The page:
The Global Investigative Journalism Network members cast their votes on Sunday to decide the next host of the next edition of Global Investigative Journalism Conference as the 10th edition came to an end in Johannesburg, South Africa.
The 11th edition will hold in the German city of Hamburg in 2019.
Hamburg clinched the hosting right after defeating Lima (Peru) and Riga (Latvia) in a tight contest that sparked intense politicking.
More than 1,000 journalists from across 130 countries participated at the four-day conference in Johannesburg.
“As our profession spreads worldwide, challenging autocrats, purveyors of fake news and an expanding criminal class, Investigative journalists are on the job in a hundred countries,” the hosts, Anton Harber, Caxton Professor of Journalism at University of Witwatersrand, and David Kaplan, Executive Director of Global Investigative Journalism Network, said in the opening remarks.
“Despite the many challenges we face – deadly threats, lawsuits, lack of support, corrupt owners and more – the ranks of Investigative journalists are growing.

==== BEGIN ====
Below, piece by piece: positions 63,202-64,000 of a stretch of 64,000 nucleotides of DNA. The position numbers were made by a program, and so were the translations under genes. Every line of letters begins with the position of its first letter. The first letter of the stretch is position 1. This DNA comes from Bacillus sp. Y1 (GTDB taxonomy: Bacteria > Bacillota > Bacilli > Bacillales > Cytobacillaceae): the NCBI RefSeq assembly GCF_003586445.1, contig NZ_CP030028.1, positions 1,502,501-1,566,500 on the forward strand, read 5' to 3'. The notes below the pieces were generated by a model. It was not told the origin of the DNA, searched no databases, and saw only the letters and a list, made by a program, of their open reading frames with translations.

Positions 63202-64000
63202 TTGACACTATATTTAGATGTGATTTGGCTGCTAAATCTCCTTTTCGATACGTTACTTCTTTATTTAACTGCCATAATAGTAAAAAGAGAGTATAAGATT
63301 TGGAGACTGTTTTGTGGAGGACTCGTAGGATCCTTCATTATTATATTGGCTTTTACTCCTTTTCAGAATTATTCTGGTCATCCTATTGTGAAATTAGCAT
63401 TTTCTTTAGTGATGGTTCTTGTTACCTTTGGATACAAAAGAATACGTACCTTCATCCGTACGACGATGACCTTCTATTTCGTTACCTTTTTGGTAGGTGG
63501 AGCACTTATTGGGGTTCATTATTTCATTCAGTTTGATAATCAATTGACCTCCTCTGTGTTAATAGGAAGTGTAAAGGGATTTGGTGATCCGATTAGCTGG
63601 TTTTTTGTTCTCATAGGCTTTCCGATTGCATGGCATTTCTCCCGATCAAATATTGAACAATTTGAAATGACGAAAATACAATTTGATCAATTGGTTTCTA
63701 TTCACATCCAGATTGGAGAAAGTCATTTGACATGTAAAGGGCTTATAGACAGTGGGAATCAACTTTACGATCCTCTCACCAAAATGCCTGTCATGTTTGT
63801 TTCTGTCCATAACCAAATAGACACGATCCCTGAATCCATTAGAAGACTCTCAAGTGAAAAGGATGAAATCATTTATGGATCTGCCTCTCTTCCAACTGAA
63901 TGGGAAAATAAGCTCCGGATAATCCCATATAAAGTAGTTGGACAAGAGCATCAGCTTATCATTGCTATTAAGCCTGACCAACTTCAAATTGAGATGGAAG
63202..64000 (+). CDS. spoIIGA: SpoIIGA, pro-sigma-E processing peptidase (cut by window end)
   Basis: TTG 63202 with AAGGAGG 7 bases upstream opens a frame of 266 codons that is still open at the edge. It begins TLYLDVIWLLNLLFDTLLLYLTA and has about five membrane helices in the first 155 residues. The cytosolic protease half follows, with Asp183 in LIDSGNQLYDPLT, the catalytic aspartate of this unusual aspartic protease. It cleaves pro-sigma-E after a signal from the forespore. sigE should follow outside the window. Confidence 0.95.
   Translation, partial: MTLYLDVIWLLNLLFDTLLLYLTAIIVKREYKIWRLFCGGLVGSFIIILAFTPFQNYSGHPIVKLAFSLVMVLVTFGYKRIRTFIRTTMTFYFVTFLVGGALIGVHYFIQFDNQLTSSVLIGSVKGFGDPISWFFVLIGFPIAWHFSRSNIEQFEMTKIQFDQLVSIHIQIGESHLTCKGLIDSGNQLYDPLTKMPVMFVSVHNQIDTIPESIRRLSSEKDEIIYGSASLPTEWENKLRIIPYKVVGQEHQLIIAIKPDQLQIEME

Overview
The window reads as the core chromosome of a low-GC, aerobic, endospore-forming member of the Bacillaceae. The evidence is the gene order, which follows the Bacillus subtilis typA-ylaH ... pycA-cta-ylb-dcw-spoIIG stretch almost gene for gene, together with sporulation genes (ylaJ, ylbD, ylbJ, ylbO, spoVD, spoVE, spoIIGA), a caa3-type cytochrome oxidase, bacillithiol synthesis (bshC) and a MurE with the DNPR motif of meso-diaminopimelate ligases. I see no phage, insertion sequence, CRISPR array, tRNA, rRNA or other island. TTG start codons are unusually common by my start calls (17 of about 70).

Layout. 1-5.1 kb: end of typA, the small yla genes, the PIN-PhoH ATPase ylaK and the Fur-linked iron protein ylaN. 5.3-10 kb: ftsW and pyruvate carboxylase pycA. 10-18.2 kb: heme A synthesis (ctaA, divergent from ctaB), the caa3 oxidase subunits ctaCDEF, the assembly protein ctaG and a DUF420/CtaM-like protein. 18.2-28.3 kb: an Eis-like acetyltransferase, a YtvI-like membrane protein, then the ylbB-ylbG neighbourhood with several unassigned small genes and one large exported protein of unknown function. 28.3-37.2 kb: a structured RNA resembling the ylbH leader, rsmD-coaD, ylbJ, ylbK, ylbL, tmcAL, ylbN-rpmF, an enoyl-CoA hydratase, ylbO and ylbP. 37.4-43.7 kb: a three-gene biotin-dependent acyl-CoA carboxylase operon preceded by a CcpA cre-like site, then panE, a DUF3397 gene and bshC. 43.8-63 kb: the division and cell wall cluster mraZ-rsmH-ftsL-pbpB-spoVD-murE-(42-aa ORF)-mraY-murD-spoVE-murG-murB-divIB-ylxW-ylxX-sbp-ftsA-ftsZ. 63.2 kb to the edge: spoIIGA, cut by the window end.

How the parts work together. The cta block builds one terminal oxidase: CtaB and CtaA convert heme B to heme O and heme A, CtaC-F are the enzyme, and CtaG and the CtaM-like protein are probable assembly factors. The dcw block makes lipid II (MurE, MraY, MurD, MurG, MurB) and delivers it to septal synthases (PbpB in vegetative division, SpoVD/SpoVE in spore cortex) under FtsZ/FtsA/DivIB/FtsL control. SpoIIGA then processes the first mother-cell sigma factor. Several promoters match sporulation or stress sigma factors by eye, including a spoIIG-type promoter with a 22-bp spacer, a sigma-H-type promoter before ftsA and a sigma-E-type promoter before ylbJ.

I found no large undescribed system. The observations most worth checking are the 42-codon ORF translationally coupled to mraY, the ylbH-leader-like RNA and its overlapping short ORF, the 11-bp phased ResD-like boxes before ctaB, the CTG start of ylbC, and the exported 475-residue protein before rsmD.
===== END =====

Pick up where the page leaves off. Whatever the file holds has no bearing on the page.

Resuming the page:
The almost 140 sessions spread across the duration of the conference had about 280 speakers who discussed themes such as Migration and Refugees; Best Global Databases; Mafias, Mobs, and Cartels; Multimedia Investigations; How to Protect Yourself and Your Sources; Fact-Checking: Best Practices; and Basics of Web Scrapping.
The others include Reporting Under Repressive Regimes; Ethics for Investigators; Funding your Investigation; Women and Investigative Reporting; The Future of Investigative Journalism; Undercover Reporting, How to Edit Investigative Stories, among others.
Among the speakers were three Premium Times journalists — Dapo Olorunyomi (Publisher/Chief Executive Officer), Musikilu Mojeed (Editor-in-Chief/Chief Operating Officer), and Emmanuel Mayah (Associate Editor, Investigations).
At the awards night on Saturday, Nigeria’s PREMIUM TIMES emerged joint winners of the Global Shining Light Award, a unique award which honours investigative journalism in a developing or transitioning country done under threat.
Journalist Emmanuel Mayah and Editor-In-Chief, Musikilu Mojeed, were named co-winners of the prestigious journalism prize alongside Iraq’s Assad Al Zalzali among 12 finalists selected from 211 submissions across 67 countries.
The winning entry, a two-part story, which investigated the extrajudicial killings of IPOB protesters and exposed how extra-judicial killings were perpetrated and covered up by state security agencies.
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